When we study abroad, we would not only enrich academic knowledge, but we would also learn about the little things about the country’s culture. Such as how punctual the people are, or how they address their elderly. In this article, Indonesia Mengglobal’s Contributor Shabrina Atrasina shares her experiences and reflections from adapting to Japanese and Australian cultures.
Acquiring new knowledge and skills may not be the only reason of pursuing education overseas as it offers much more than that. Studying abroad also means a chance to encounter, feel and examine local culture and how we can adapt to it. The opportunity to immerse myself in new environment is by far the most interesting experience which has shaped who I am right now. Alain de Botton in his book, The Art of Travel, wrote about the importance of getting out of home or comfort zone to know more about ourselves.
“It is not necessarily at home that we best encounter our true selves. The furniture insists that we cannot change because it does not; the domestic setting keeps us tethered to the person we are in ordinary life, who may not be who we essentially are”
By stepping my feet out of the house, I could learn how to adapt to new environment with all of the differences in educational systems, working environment and communication styles. I have been more than blessed to get the opportunities to pursue bachelor’s degree in Japan and master’s degree in Australia.
Now that my study has almost come to an end, I reflect upon the experiences of studying in Japan for four years and currently in Australia since the beginning of 2018. My experience of studying in Japan has shaped my personality to be discipline, paying attention to details, and more considerate of other people’s feelings. This article outlines my experience of transitioning from a homogenous culture with high level of punctuality and orderliness in Japan to a more diverse and laidback environment in Australia.
Japan has been notoriously known for its high level of discipline and punctuality. It can be seen in the punctuality of the public transport in Japan, which generally arrives according to the schedule. People also line up orderly while waiting for the bus or train. I was reminded of how important it is to be punctual when I was working part-time at a restaurant. In my first shift, I came to the restaurant at 5 PM, since my boss told me that the working time started from 5 PM. To my surprise, he said I should have arrived 15-20 minutes earlier to change my clothes and prepare myself so that I could start working at 5 PM sharp. This experience has not only encouraged me to be more disciplined, but it also taught me to plan my study schedule accordingly as I needed to balance between study and part-time job.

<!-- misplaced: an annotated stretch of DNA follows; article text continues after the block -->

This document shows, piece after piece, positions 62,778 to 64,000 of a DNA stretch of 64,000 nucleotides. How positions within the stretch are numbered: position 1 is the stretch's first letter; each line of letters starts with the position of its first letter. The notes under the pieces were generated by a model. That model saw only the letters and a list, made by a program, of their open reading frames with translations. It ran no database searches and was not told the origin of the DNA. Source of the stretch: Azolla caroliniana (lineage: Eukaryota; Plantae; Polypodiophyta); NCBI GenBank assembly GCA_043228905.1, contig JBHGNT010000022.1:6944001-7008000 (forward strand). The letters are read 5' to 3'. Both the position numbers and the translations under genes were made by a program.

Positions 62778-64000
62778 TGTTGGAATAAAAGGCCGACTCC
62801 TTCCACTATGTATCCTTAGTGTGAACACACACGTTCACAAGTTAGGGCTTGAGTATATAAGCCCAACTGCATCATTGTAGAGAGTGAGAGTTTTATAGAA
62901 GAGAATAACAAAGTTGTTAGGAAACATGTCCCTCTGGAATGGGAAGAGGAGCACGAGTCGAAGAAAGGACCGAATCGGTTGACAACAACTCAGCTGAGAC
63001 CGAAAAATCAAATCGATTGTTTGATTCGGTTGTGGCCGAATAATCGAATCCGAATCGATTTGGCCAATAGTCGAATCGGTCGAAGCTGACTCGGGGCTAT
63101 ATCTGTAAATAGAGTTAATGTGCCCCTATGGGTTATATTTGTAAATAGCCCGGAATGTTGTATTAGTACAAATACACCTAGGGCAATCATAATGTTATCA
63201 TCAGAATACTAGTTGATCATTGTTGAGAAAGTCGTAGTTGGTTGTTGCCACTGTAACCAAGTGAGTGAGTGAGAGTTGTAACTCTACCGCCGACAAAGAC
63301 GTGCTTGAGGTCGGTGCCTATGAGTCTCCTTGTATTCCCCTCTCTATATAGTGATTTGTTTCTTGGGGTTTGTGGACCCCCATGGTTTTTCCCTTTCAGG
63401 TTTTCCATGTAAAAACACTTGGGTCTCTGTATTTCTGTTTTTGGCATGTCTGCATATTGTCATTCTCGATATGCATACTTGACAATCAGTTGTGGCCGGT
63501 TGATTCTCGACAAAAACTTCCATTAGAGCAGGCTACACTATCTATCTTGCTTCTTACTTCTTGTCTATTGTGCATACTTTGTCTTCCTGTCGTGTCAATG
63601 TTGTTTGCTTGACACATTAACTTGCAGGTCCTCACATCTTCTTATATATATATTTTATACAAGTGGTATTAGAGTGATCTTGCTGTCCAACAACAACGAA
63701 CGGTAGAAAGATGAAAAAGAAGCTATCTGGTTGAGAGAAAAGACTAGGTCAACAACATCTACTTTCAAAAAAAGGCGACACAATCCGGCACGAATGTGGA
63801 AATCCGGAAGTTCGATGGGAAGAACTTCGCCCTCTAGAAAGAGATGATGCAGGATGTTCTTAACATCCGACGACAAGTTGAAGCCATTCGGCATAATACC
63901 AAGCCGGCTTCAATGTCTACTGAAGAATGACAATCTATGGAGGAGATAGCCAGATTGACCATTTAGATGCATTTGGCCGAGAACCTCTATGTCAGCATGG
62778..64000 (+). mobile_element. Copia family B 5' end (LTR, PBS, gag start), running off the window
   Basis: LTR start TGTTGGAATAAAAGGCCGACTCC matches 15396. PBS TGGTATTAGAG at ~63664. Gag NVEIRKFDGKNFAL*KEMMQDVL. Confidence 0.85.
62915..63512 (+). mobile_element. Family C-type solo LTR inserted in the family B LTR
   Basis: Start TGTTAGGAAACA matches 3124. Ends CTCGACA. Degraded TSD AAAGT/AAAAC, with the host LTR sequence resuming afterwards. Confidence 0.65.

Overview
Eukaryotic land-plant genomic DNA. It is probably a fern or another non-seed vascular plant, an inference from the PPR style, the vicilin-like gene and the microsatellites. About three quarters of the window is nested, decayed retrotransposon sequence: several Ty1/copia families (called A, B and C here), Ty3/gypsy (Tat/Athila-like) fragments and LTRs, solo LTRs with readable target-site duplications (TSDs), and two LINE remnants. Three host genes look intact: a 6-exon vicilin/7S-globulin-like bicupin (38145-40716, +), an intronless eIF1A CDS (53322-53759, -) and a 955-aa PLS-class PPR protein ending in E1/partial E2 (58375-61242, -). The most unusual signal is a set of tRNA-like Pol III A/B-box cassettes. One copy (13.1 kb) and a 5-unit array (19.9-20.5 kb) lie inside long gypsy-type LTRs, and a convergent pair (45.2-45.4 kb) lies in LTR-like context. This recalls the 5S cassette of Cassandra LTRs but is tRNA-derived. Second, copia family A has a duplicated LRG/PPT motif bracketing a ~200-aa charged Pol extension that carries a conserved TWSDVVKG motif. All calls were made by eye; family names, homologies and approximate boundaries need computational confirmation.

Saying this word is one of the things that I miss the most from living in Japan. This word cannot really be translated to other languages. If we put this word up on Google Translate, it will be translated as “you are tired”, which does not reflect the actual meaning. People in Japan say this word every day after they finish working to their colleagues to respect their hard work. However, I also said it to my friends in the university when we finished our meeting for class assignment or event preparation. When I came back to Jakarta, it felt weird to not say this word again every day.
The significance of changing seasons
Changing seasons in Japan can be noticed not only from the change in temperatures as the new season is often followed with special festivals and events. Starting from spring where many people gather in the park for picnic (hanami) to summer festivals with spectacular fireworks where we can also find wide range of yatai (Japanese street food) and many people wearing yukata (traditional Japanese cloth).
My experience of studying in Japan was enriched by its beautiful culture and traditions as well as its orderliness and punctuality. It has also equipped me with the skill of adapting to new culture quickly. However, it is different from what I have discovered from studying in Australia so far, where the environment is generally more relaxed and laid back. It is safe to say that my experience in Australia has become a reminder for me on the importance of work-life balance.
Casual and relaxed environment